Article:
Category: PASS Chapters

The Changing Face of PASS

[cross-posted from Bill Graziano's blog at]

I’m starting my sixth year on the PASS Board.  I served two years as the Program Director, two years as the Vice-President of Marketing and I’m starting my second year as the Executive Vice-President of Finance.  There’s a pretty good chance that if PASS has done something you don’t like or is doing something you don’t like, that I’m involved in one way or another.

Andy Leonard asked in a comment on his blog if the Board had ever reversed itself based on community input.  He asserted that it hadn’t.  I disagree.  I’m not going to try and list all the changes we make inside portfolios based on feedback from and meetings with the community.  I’m going to focus on major governance issues since I was elected to the Board.

Management Company

The first big change was our management company.  Our old management company had a standard approach to running a non-profit.  It worked well when PASS was launched.  Having a ready-made structure and process to run the organization enabled the organization to grow quickly.  As time went on we were limited in some of the things we wanted to do.  The more involved you were with PASS, the more you saw these limitations.  Key volunteers were regularly providing feedback that they wanted certain changes that were difficult for us to accomplish.  The Board at that time wanted changes that were difficult or impossible to accomplish under that structure.

This was not a simple change.  Imagine a $2.5 million dollar company letting all its employees go on a Friday and starting with a new staff on Monday.  We also had a very narrow window to accomplish that so that we wouldn’t affect the Summit – our only source of revenue.  We spent the year after the change rebuilding processes and putting on the Summit in Denver.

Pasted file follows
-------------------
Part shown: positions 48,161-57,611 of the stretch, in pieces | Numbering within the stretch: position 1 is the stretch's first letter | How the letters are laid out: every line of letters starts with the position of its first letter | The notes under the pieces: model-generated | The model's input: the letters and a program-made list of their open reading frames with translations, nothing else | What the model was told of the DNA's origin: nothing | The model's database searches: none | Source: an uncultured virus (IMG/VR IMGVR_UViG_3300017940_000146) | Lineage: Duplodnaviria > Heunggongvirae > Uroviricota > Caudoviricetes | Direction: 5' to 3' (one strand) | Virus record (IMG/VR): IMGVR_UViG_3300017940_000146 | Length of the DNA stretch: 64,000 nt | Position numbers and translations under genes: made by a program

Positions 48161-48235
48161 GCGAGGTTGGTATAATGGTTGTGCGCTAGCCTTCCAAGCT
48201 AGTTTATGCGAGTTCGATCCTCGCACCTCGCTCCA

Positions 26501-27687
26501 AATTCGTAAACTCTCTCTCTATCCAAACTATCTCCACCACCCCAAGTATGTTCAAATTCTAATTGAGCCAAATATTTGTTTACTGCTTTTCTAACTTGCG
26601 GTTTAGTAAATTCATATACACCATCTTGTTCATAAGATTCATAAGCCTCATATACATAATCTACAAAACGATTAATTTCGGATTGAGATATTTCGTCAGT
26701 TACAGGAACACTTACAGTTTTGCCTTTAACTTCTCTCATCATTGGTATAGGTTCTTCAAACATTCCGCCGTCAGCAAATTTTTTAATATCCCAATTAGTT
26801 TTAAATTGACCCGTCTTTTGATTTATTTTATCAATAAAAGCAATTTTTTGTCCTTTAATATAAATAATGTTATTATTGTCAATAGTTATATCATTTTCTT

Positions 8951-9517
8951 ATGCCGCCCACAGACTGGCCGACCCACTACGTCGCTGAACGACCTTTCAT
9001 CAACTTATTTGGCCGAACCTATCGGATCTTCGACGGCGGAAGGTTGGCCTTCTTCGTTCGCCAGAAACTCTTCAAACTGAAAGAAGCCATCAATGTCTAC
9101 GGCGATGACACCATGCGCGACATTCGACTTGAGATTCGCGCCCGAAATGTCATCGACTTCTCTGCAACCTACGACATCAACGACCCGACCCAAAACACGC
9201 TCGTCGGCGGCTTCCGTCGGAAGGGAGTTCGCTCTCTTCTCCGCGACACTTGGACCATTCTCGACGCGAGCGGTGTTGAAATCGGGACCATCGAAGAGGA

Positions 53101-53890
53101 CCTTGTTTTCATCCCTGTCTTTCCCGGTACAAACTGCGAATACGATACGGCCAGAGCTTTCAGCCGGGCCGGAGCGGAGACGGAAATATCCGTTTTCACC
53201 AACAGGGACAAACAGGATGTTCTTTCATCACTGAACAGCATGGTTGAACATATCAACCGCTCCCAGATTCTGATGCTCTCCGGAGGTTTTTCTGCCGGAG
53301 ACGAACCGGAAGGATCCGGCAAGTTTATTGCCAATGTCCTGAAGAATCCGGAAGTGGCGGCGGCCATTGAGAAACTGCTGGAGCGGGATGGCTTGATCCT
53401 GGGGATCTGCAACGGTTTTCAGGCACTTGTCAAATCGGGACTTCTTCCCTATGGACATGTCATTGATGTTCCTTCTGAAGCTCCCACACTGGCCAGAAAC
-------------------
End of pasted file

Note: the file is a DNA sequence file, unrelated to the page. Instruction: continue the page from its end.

That’s a concrete example of a huge change that PASS made to better serve its members.  And it was a change that many in the community were telling us we needed to make.


We heard regularly from our members that they wanted our financials posted.  Today on our web site you can find audited financials going back to 2004.  We publish our budget at the start of each year.  If you ask a question about the financials on the PASS site I do my best to answer it.  I’m also trying to do a better job answering financial questions posted in other locations.  (And yes, I know I owe a few of you some blog posts.)

That’s another concrete example of a change that our members asked for that the Board agreed was a good decision.


When I started on the Board the meeting minutes were very limited.  The minutes from a two day Board meeting might fit on one page.  I think we did the bare minimum we were legally required to do.  Today Board meeting minutes run from 5 to 12 pages and go into incredible detail on what we talk about.  There are certain topics that are NDA but where possible we try to list the topic we discussed but that the actual discussion was under NDA.  We also publish the agenda of Board meetings ahead of time.

This is another specific example where input from the community influenced the decision.  It was certainly easier to have limited minutes but I think the extra effort helps our members understand what’s going on.

Board Q&A

At the 2009 Summit the Board held its first public Q&A with our members.  We’d always been available individually to answer questions.  There’s a benefit to getting us all in one room and asking the really hard questions to watch us squirm.  We learn what questions we don’t have good answers for.  We get to see how many people in the crowd look interested in the various questions and answers.

I don’t recall the genesis of how this came about.  I’m fairly certain there was some community pressure though.

Board Votes

Until last November, the Board only reported the vote totals and not how individual Board members voted.  That was one of the topics at a great lunch I had with Tim Mitchell and Kendal van Dyke at the Summit.  That was also the topic of the first question asked at the Board Q&A by Kendal.  Kendal expressed his opposition to to anonymous votes clearly and passionately and without trying to paint anyone into a corner.  Less than 24 hours later the PASS Board voted to make individual votes public unless the topic was under NDA.  That’s another area where the Board decided to change based on feedback from our members.

Summit Location